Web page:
27 April 2023 In General Health

PURPOSE: To assess the association between intakes of total alcohol and individual alcoholic beverages and the incidence of exfoliation glaucoma/glaucoma suspect (XFG/XFGS) status. DESIGN: Prospective cohort study. PARTICIPANTS: A total of 195 408 participants in the Nurses' Health Study (1980-2018), the Health Professionals Follow-up Study (1986-2018), and the Nurses' Health Study II (1991-2019) were followed biennially. Eligible participants at each 2-year risk period were >== 40 years and free of XFG/XFGS status with available data on diet and ophthalmic examination findings. METHODS: Cumulatively averaged total (primary exposure) and individual alcoholic beverage (beer, wine, and liquor) intakes from validated dietary information every 2-4 years.

MAIN OUTCOME MEASURES: Confirmed incident XFG/XFGS status using medical records. We used per-eye Cox proportional hazards models, accounting for intereye correlations, to estimate multivariate-adjusted relative risks (MVRRs) and 95% confidence intervals (CIs). RESULTS: During 6 877 823 eye-years of follow-up, 705 eyes with XFG/XFGS status were documented.

Greater total alcohol consumption was associated significantly with higher XFG/XFGS status risk: the MVRR for XFG/XFGS status for cumulatively averaged alcohol consumption of >==15 g/day or more versus nondrinking was 1.55 (95% CI, 1.17-2.07; P = 0.02 for trend). Long- and short-term alcohol intake was associated significantly with XFG/XFGS status risk, with the strongest associations with cumulatively averaged alcohol intake as of 4 years before diagnosis (MVRR >/= 15 g/day vs. nondrinking, 1.65; 95% CI, 1.25-2.18; P = 0.002 for trend). Compared with nondrinkers, consuming >== 3.6 drinks of beer, wine, or liquor per week was associated with the following MVRRs for XFG/XFGS status: 1.26 (95% CI, 0.89-1.77; P = 0.40 for trend), 1.30 (95% CI, 1.00-1.68; P = 0.15 for trend), and 1.46 (95% CI, 1.15-1.85; P = 0.01 for trend), respectively. We did not observe interactions by age, latitude, residential tier, or intakes of folate or vitamin A (P > 0.40 for interaction); however, the association between alcohol and XFG/XFGS status was suggestively stronger for those without a family history of glaucoma (P = 0.10 for interaction). CONCLUSIONS: Long-term alcohol consumption was associated with a higher risk of XFG/XFGS status. Our findings provide further clues regarding the XFG/XFGS etiology.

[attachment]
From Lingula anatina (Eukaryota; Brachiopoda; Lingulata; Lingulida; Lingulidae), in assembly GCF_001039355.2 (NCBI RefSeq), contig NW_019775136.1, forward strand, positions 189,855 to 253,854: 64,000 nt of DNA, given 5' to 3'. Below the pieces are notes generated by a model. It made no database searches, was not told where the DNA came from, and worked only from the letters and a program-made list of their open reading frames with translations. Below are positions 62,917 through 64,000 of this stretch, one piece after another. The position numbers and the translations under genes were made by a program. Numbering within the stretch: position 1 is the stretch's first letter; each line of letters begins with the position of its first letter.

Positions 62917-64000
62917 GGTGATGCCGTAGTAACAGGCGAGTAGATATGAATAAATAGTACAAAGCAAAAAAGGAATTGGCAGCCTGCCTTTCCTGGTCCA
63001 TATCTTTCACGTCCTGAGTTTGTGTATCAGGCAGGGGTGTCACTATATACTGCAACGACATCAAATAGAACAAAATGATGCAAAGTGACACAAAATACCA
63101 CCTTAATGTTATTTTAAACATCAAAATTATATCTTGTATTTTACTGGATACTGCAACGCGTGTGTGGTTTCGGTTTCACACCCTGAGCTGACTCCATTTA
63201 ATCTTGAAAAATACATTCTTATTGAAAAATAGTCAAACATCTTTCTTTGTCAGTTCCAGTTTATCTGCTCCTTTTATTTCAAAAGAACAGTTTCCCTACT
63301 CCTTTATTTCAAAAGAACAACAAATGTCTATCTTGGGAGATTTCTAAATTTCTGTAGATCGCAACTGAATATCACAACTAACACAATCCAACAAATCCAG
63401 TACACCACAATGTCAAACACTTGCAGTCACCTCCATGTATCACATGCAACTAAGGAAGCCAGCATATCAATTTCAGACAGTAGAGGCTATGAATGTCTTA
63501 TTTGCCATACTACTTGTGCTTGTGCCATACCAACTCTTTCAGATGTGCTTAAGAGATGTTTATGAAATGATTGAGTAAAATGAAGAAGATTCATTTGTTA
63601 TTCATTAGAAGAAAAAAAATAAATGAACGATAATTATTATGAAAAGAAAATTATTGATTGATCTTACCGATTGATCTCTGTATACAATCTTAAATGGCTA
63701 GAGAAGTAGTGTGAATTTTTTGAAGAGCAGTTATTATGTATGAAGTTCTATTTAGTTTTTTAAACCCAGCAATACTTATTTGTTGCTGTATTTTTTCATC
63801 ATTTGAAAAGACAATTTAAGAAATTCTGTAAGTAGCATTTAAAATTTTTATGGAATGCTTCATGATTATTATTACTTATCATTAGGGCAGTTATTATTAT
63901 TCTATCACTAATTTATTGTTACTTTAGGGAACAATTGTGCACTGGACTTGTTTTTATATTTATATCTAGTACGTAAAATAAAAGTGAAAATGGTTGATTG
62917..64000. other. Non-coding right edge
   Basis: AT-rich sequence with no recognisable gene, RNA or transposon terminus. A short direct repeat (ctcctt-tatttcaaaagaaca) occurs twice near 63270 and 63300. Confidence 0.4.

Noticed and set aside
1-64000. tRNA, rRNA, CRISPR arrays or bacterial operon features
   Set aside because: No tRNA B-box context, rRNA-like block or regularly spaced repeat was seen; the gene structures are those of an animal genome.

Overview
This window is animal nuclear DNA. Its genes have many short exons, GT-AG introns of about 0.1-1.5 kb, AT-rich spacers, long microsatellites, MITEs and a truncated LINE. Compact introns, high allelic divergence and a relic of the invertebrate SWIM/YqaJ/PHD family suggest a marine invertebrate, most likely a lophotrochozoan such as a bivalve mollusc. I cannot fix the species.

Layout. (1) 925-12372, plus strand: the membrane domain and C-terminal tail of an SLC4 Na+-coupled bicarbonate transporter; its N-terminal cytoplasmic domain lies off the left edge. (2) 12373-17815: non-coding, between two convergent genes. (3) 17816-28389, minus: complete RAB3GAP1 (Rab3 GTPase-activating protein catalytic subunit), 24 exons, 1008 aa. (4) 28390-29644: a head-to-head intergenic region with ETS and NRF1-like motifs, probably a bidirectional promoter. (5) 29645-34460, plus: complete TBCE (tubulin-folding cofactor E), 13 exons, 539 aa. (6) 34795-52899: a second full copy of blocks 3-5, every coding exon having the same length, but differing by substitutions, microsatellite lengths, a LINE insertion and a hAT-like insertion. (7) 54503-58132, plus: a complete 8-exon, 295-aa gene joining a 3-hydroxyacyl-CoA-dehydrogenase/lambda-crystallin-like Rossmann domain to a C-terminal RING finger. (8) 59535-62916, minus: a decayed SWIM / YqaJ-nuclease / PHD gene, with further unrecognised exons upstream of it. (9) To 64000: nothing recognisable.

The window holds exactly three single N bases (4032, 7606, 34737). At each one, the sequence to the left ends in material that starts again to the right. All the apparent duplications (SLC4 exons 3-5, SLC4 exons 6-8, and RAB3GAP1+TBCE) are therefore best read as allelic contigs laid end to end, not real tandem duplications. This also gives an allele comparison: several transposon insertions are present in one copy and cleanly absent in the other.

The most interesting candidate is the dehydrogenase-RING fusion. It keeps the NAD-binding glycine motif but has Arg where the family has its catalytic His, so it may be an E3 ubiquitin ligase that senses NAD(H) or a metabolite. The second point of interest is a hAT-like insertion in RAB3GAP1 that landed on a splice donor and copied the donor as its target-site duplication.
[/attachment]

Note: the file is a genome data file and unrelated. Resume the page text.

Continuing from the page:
27 April 2023 In General Health
Previous cohort studies have reported conflicting associations between alcohol consumption and chronic kidney disease, characterized by proteinuria and low glomerular filtration rate (GFR). This systematic review, which included 14,634,940 participants from 11 cohort studies, assessed a dose-dependent association of alcohol consumption and incidence of proteinuria and low estimated GFR (eGFR) of <60 mL/min/1.73 m(2). Compared with non-drinkers, the incidence of proteinuria was lower in drinkers with alcohol consumption of =12.0 g/day (relative risk 0.87 [95% confidence interval 0.83, 0.92]), but higher in drinkers with alcohol consumption of 36.1-60.0 g/day (1.09 [1.03, 1.15]), suggesting a J-shaped association between alcohol consumption and the incidence of proteinuria. Incidence of low eGFR was lower in drinkers with alcohol consumption of =12.0 and 12.1-36.0 than in non-drinkers (=12.0, 12.1-36.0, and 36.1-60.0 g/day: 0.93 [0.90, 0.95], 0.82 [0.78, 0.86], and 0.89 [0.77, 1.03], respectively), suggesting that drinkers were at lower risk of low eGFR. In conclusion, compared with non-drinkers, mild drinkers were at lower risk of proteinuria and low eGFR, whereas heavy drinkers had a higher risk of proteinuria but a lower risk of low eGFR. The clinical impact of high alcohol consumption should be assessed in well-designed studies.